Most often Christians celebrate the great positive common denominator among races, namely, that we are all created equally in the image of God (Genesis 1:27; 5:1; 9:6; James 3:9). That is true and powerful and relevant. But there is a problem if we treat that doctrine in isolation. . . . What is desperately needed is another conviction — no less strong, but shattering to pride — namely, the conviction that all human beings, including me, are corrupt, depraved, guilty, condemned, and under the just sentence of hell where there will be weeping and gnashing of teeth: red and yellow, black and white.

Whatever racial sins and civic unrighteousnesses formed the city or state or nation in which we live, we all share one final recourse, and only one true hope: a Jewish carpenter, with no place to lay his head, treated more unjustly than any settler or native. The Lord of the universe made himself a slave that we might one day emerge with him from the muck and mire of this depraved first creation. This is why Christmas is so precious, and why there is hope even for the day after.

Recent from David Mathis:

God with us and God for us

When we talk about the Incarnation, we are claiming two things to be true: 1) Jesus is truly God, and 2) Jesus is fully human.

Around Christmas, we say some amazing things about infant Jesus. Scriptures call baby Jesus Immanuel (God with us) and the Savior.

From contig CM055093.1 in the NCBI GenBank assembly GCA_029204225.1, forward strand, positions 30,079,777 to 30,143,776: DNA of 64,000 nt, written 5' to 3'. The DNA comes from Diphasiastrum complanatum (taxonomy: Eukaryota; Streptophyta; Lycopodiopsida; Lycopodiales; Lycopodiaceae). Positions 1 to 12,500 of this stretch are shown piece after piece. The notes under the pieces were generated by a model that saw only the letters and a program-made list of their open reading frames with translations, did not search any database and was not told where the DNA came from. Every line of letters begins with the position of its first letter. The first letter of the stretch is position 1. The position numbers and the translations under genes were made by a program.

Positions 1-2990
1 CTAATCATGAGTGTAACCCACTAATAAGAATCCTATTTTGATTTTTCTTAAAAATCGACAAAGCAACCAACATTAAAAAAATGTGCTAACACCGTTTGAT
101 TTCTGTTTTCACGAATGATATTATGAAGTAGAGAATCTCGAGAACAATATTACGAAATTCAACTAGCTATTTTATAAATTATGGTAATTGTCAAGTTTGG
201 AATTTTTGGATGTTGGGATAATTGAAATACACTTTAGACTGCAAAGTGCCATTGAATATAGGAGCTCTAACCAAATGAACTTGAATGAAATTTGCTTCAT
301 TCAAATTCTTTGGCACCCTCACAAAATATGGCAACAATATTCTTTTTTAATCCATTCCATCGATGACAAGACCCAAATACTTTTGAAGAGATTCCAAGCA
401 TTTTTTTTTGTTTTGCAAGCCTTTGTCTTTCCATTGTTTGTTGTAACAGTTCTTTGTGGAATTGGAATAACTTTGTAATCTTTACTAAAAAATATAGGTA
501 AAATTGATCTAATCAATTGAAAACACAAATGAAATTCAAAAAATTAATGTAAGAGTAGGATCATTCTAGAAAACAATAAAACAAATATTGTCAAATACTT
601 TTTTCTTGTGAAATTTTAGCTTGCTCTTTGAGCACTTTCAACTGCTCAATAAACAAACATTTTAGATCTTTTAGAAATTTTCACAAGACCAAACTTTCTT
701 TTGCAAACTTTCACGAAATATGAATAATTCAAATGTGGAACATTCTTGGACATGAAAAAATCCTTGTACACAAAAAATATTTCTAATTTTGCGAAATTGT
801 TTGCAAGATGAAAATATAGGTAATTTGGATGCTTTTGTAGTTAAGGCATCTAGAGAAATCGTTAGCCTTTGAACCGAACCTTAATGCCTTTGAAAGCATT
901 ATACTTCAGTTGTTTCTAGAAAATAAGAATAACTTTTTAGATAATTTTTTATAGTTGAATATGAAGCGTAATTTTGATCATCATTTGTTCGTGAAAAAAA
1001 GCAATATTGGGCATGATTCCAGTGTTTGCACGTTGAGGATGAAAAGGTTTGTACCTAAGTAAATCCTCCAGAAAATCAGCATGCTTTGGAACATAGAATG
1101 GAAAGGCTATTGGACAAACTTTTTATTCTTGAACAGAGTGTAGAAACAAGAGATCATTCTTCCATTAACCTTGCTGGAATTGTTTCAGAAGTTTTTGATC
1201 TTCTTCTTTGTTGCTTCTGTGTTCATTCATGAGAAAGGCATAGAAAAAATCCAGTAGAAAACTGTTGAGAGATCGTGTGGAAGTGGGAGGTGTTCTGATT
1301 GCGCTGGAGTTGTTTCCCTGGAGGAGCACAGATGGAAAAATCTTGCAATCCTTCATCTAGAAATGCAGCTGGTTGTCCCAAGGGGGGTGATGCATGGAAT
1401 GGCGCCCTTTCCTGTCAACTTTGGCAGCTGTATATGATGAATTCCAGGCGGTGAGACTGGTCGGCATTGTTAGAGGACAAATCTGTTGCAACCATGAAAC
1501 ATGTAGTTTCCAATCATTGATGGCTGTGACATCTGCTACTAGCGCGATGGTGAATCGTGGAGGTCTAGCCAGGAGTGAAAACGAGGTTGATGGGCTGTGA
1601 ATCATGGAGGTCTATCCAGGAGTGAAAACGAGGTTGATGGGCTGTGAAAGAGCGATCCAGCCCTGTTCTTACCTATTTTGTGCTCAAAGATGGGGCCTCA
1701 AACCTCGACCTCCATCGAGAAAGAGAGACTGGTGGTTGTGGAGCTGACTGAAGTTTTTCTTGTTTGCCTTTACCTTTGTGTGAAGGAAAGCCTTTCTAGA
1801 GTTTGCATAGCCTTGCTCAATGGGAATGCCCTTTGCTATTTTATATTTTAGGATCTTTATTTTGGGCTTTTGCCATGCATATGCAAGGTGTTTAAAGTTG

Christmas is all about God becoming human—the Incarnation. When we talk about the Incarnation, we are claiming two things to be true: 1) Jesus is truly God, and 2) Jesus is fully human. These two truths are absolutely essential to salvation, because only God can save, and as the early church theologian Gregory of Nazianzus wrote, “That which he has not assumed he has not healed.” In other words, for Christianity to work, Christians need to be able to talk about Jesus as human and Jesus as divine. As fully human and fully divine, Jesus is God with us and for us.

God with us

Immanuel, God with us, shows us that Jesus came to show his loves for us and to comfort us. A major theme of the Bible is God coming to live among his people: “I will live among them and walk among them, and I will be their God and they will be my people” (Lev. 26:12; Jer. 32:38; Ezek. 37:27; Isa. 7:14; Matt. 1:21).